Nature has no masters: Lucretius, Epicurus, and Effortless Action
Laughter as a Philosophical Practice

I also published an essay deepening our insights into Principal Doctrines 18-21. At last month’s Eikas meeting, we had an engaging discussion on Philodemus, On Anger, which was facilitated by our friend Marcus (Thank you!). I had previously written about this scroll, but discussing it with others allowed its useful teachings to become much clearer for everyone.

Liber Qvintvs

Oh luckless human kind, to grant the gods such powers, and top them off with bitter fury! – Liber Qvintvs, 1194-1195

This image has an empty alt attribute; its file name is lucretius_de_rerum_natura.jpgI’ve had the pleasure of reading Copley’s translation of De Rerum natura (On the Nature of Things) at least twice now. I’m not the first one to notice that DRN is as much about the ethics as it is about the physics, as both are connected in Epicurean philosophy. I’ve also noticed that the Fifth Book of DRN is the most complete extant compendium of ancient Epicurean anthropology that we have. 

The main ethical goal of the Liber Qvintvs is to replace the inherited ancient myths about the gods handing down laws, language, writing, weapons, arts, crafts, and other “gifts of civilization” with non-supernatural explanations for all these phenomena based on the study of nature. Ancient people used to believe that Dionysus gave us wine cultivation, Athena gave us the arts and crafts, Hermes gave us language and writing, Urania gave us astronomy, etc. Today, many still believe that the tribal god of the Jews gave us all the languages (via the Babel myth) and that he created all things … but since we see that nothing comes from nothing, there is no need for a Creator of all matter.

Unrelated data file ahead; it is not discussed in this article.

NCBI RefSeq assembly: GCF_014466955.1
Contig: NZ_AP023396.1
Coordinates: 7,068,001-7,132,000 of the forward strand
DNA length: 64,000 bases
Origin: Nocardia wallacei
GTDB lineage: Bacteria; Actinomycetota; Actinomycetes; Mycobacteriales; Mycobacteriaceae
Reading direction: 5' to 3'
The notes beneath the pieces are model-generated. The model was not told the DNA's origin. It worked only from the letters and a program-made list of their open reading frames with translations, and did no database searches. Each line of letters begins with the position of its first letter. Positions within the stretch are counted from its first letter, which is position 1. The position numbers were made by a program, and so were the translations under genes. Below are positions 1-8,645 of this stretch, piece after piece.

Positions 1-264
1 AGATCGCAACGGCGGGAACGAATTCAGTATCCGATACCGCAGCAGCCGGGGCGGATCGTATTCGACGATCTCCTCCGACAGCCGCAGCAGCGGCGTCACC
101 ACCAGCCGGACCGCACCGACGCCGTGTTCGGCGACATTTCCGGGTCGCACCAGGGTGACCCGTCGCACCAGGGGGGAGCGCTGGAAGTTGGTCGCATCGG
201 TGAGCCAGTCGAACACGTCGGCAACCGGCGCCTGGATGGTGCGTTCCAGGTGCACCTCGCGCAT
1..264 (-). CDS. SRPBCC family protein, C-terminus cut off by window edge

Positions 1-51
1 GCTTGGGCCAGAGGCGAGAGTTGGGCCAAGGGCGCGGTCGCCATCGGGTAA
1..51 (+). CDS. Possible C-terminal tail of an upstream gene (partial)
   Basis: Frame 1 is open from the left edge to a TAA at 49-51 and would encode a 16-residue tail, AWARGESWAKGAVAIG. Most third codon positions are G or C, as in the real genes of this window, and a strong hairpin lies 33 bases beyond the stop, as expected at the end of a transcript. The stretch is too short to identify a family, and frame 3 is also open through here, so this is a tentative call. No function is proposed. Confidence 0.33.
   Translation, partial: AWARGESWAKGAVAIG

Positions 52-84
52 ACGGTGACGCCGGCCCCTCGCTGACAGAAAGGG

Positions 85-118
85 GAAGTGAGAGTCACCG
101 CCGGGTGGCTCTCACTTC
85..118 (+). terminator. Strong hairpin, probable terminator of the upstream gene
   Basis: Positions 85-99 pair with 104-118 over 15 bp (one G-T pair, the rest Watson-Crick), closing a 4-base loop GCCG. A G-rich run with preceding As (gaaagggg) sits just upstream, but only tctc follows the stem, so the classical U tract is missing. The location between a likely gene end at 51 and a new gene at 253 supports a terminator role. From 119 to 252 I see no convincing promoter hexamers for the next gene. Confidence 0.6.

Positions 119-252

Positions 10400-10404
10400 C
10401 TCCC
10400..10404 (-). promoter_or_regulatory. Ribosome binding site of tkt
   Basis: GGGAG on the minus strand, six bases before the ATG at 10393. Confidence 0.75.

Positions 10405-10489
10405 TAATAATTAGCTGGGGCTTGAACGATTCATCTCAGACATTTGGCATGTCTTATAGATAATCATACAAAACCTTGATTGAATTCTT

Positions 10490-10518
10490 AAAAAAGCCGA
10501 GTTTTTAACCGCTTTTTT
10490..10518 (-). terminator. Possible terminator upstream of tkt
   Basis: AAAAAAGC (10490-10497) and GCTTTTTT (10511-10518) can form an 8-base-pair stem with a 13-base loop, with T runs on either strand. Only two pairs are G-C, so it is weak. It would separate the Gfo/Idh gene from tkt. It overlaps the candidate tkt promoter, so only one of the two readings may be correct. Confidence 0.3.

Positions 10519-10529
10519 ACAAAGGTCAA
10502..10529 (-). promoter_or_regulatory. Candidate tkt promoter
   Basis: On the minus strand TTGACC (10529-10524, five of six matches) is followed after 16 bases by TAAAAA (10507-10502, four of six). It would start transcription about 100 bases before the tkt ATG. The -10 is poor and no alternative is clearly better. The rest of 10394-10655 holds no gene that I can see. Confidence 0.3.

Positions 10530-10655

That this process of replacing myth with natural theories concerning the “gifts of civilization” is the over-arching theme of Liber Qvintvs is evidenced by how it ends, as if summarizing: “Thus, step by step, time lays each fact before us, and reason lifts it to the coasts of light; for men saw one thing clarify another till civilization reached its highest peak“. Here, Lucretius seems to be saying that we become properly civilized by dismissing supernatural explanations for phenomena and learning, through the study of nature, about the way things work.